CBSE English -Hornbill – The Browning Version — Explanation
The Browning Version by Terence Rattigan
Let’s know the characters ..
Taplow .. He is a sixteen-year-old boy waiting for his promotion from Class V Junior to Class V senior.
Mr. Crocker-Harris .. He is a senior teacher in the school where Taplow studies. He is a stern teacher, unforgiving in his attitude to small aberrations on the part of students. Because of his dour demeanour, students find him particularly unpleasant. He teaches Greek literature that Taplow finds drab and difficult to memorise.
Mr. Frank .. He is also a teacher in the same school, although junior to Mr. Crocker-Harris. He is jovial, and friendly. He endears himself to students due to his ability to engage with them freely. He teaches Science.
Mrs. Millie Crocker-Harris .. She is the wife of Mr. Crocker-Harris. Apparently, she is in a romantic relationship with Mr. Frank.
The day of this happening .. It was the last but one day of the session, after which the holidays would start. The list of promotion of students from Class V Junior to Class V Senior was to come out. Everyone is in a light celebratory mood, except the disciplinarian Crocker-Harris. He has called Taplow to his house to complete some pending lessons. Taplow has dutifully come to his master’s house fearing that if he didn’t come, his master could withhold his promotion. Mr. Crocker-Harris has gone out somewhere, but could come in any time.
The story ..
Taplow is waiting for his teacher Mr. Crocker-Harris. Around this time, Mr. Frank comes in to the house. Finding Taplow alone, he begins to chat with him. Since Taplow is in Class V Lower still, Mr. Frank does not know him. Science is not a subject in the Lower section. It is taught in Class V Higher. [Here ‘Remove’ means promotion to the next class.]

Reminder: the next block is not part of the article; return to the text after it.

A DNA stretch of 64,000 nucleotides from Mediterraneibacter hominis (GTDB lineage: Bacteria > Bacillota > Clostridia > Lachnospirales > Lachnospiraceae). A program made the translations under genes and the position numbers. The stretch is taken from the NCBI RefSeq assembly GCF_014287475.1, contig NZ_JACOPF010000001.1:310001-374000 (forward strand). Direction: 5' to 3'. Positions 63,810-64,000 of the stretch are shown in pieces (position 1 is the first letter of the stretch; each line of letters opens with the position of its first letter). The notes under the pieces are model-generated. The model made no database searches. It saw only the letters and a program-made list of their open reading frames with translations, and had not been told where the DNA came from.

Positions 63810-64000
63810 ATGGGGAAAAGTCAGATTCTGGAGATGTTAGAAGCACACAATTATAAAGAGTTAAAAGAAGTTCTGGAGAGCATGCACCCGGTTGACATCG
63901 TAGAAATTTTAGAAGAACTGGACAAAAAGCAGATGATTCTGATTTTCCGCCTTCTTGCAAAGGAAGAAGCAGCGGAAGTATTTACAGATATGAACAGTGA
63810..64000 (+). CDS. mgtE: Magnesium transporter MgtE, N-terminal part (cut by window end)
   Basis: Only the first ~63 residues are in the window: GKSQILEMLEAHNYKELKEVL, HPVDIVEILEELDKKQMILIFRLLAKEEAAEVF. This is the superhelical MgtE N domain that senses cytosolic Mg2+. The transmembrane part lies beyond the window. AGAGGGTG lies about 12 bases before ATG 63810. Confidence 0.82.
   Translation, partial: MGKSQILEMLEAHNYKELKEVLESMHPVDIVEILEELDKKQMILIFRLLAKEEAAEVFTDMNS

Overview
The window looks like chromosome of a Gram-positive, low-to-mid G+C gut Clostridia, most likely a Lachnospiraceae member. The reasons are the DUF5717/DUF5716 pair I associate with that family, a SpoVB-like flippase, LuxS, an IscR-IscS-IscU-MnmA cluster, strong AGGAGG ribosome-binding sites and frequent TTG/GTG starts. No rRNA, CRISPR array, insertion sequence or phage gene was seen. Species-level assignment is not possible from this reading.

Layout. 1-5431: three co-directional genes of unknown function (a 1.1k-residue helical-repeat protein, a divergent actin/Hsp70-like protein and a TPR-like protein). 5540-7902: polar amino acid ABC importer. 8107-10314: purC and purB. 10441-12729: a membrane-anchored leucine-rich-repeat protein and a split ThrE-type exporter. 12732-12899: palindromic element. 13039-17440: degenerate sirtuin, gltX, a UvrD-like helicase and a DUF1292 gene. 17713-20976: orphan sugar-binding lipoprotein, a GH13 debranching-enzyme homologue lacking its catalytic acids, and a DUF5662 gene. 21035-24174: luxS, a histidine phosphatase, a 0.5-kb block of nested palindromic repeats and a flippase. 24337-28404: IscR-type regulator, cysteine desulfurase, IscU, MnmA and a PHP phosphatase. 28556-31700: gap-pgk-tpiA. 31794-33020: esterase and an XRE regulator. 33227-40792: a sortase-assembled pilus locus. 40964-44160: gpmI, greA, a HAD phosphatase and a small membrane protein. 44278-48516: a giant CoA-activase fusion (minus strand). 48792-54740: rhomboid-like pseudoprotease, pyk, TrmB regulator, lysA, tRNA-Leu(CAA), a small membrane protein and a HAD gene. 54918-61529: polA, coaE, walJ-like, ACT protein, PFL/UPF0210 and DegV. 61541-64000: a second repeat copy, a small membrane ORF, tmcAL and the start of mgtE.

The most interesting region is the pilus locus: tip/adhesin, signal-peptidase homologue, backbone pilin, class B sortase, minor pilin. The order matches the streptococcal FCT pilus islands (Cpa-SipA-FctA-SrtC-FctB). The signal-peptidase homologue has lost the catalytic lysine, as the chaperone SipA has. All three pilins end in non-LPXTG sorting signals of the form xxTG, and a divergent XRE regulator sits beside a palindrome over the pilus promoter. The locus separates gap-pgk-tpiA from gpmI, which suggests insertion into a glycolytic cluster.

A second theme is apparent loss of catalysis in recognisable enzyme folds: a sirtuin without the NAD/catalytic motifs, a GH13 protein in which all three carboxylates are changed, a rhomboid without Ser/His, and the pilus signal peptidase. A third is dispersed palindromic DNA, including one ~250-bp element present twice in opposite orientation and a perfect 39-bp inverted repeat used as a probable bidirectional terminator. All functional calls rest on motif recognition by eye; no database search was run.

Taplow tells Mr. Frank that Mr. Crocker-Harris hasn’t disclosed to him if he has passed to the next class i. e, Class V Higher. Normally, the examination results are declared well before the last day, but Mr. Crocker-Harris keeps it to himself till the last day, apparently to keep the students in needless anxiety. At least, this is how Taplow feels. He says the same thing to Mr. Frank. In order not to portray his colleague in poor light, Mr. Frank says that as per rule, the Head Master is to declare the results on the last day.
To this, Taplow sys that the rule is followed more in the breach, than in its observance.
Mr. Frank tells Taplow that he has to wait for the next day. He lightheartedly asks Taplow what will happen if he passes. Taplow says he will most happily go to study science in the next class.
Mr. Frank wryly says that he gets all the insincere students in his Science class. [Here ‘slackers’ means ‘insincere’.]
Taplow asserts that he is keenly interested in Science, only to get a rebuff from his teacher.
Taplow says the Greek he is presently studying appears so dull and uninteresting. ‘Science will be far more interesting,’ He assumes. Taplow cites the story of Agamemnon to make his point. He says, a wife murdering her husband, as in that story, is a repulsive idea, and Agamemnon has so many difficult names to remember. In the event of just one name going wrong, he is asked to write fifty lines as punishment.
Mr. Frank asks why Taplow is so bitter, and if he has been detained / failed. [‘Kept-in’ means failed or detained.]
Taplow ruefully says that he has been given to complete some extra work, that too on the last day of the school.
It emerges from Taplow that Mr. Crocker-Harris is leaving the school permanently. Probably because he had missed a class last week, he has been summoned today. It is time for out-door enjoyment, especially for the bright weather. Taplow is sullen and resentful.
Mr. Frank tries to lessen the grief in Taplow’s mind. He says that by doing the assigned extra work, he can please his teacher, so that the promotion to the next class is certain.
Taplow perceived Mr. Crocker-Harris as stone-hearted, and emotionless teacher. So, he was not quite convinced by Mr. Frank’s conclusion that obeying the summons of his teacher would definitely lead to Taplow’s promotion to the next class.
He told Mr. Frank that he had, in fact, asked Mr. Crocker-Harris about his fate in the examination. Taplow was told that he has got exactly the same mark that he deserved. Such an indifferent answer had left Taplow bewildered and anxious. Rather he feared that his doing additional lessons could make Mr. Crocker-Harris cut his marks, rather than increase them. It was an uncharitable comment that Taplow quickly retracted. [Here ‘got carried away’ means getting unduly emotional.]
Mr. Frank makes Taplow repeat what exactly Mr. Crocker-Harris had told him. On hearing this verbatim, Mr. Frank dispels Taplow’s fears and asks him to read Aeschylus again and be quiet.
Taplow detests the idea, but manages to hide his dislike. He informs Mr. Frank that Mr. Crocker-Harris was to return by six thirty.